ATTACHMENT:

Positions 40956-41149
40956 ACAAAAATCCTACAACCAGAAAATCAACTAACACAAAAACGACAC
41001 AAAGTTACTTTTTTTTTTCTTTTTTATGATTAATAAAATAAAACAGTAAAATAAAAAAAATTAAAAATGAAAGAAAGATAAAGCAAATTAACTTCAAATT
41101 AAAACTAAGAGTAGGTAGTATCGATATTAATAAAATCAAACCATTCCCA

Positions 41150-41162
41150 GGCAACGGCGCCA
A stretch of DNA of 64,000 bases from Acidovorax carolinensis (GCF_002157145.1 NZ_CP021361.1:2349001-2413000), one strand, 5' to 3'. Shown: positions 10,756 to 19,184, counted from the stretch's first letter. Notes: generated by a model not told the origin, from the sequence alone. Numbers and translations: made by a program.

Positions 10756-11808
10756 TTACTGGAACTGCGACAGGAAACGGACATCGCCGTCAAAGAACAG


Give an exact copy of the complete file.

Positions 40956-41149
40956 ACAAAAATCCTACAACCAGAAAATCAACTAACACAAAAACGACAC
41001 AAAGTTACTTTTTTTTTTCTTTTTTATGATTAATAAAATAAAACAGTAAAATAAAAAAAATTAAAAATGAAAGAAAGATAAAGCAAATTAACTTCAAATT
41101 AAAACTAAGAGTAGGTAGTATCGATATTAATAAAATCAAACCATTCCCA

Positions 41150-41162
41150 GGCAACGGCGCCA
A stretch of DNA of 64,000 bases from Acidovorax carolinensis (GCF_002157145.1 NZ_CP021361.1:2349001-2413000), one strand, 5' to 3'. Shown: positions 10,756 to 19,184, counted from the stretch's first letter. Notes: generated by a model not told the origin, from the sequence alone. Numbers and translations: made by a program.

Positions 10756-11808
10756 TTACTGGAACTGCGACAGGAAACGGACATCGCCGTCAAAGAACAG